In 2010, LaVette released Interpretations: The British Rock Songbook, which included unique arrangements and performances of classic songs by artists including The Beatles, The Rolling Stones, The Animals, and Pink Floyd. Included is the complete, un-edited version of her Kennedy Center Honors performance of the The Who's "Love Reign O'er Me." The CD was critically acclaimed and nominated for a Grammy Award for Best Contemporary Blues Album. She has appeared on National Public Radio's Mountain StageWorld CafeAll Things Considered and Wait Wait... Don't Tell Me!. She has appeared in a Mississippi Public Broadcasting series, Blues Divas, and is in a film of the same name, both produced by Robert Mugge. She has also appeared on Late Night with David LettermanConanThe Late Late Show with Craig FergusonThe Tonight Show with Jay LenoAustin City LimitsThe Today ShowGood Morning America, and The Artist's Den. LaVette also joined the 9th, 10th and 11th annual Independent Music Awards judging panel to assist independent musicians' careers.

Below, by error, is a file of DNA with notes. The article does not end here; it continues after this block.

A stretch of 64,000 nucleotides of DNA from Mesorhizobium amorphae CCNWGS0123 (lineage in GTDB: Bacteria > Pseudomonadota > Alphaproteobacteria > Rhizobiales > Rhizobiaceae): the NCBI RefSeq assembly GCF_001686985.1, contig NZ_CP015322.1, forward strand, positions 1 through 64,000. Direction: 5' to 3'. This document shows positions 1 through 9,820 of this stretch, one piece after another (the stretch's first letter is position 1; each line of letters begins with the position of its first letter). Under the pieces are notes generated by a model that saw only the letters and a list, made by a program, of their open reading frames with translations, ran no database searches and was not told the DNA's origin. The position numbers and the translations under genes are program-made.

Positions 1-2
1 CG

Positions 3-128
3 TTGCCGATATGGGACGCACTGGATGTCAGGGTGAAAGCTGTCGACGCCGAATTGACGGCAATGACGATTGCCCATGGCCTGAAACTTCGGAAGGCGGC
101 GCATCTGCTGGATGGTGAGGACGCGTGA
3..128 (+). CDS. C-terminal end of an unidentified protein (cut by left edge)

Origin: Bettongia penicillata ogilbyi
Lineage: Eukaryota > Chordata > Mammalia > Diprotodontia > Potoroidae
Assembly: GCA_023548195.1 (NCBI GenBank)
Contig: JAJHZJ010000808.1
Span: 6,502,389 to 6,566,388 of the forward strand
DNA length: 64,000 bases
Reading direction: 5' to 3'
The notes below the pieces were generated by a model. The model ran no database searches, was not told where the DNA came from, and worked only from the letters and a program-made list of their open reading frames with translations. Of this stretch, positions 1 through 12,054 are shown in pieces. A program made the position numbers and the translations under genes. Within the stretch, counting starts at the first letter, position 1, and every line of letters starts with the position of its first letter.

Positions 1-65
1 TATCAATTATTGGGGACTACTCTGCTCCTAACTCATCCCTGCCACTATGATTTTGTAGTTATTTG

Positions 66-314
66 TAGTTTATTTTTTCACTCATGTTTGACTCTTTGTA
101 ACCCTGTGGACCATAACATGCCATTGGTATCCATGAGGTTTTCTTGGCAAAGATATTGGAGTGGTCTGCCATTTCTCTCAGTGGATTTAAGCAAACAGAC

LaVette contributed a cover of "Most of the Time" for the album Chimes of Freedom: The Songs of Bob Dylan Honoring 50 Years of Amnesty International. On December 31, 2012, LaVette appeared in the UK on BBC Two's Jools Holland Annual Hootenanny. In 2013, LaVette was nominated for a Blues Music Award in the 'Contemporary Blues Female Artist' category.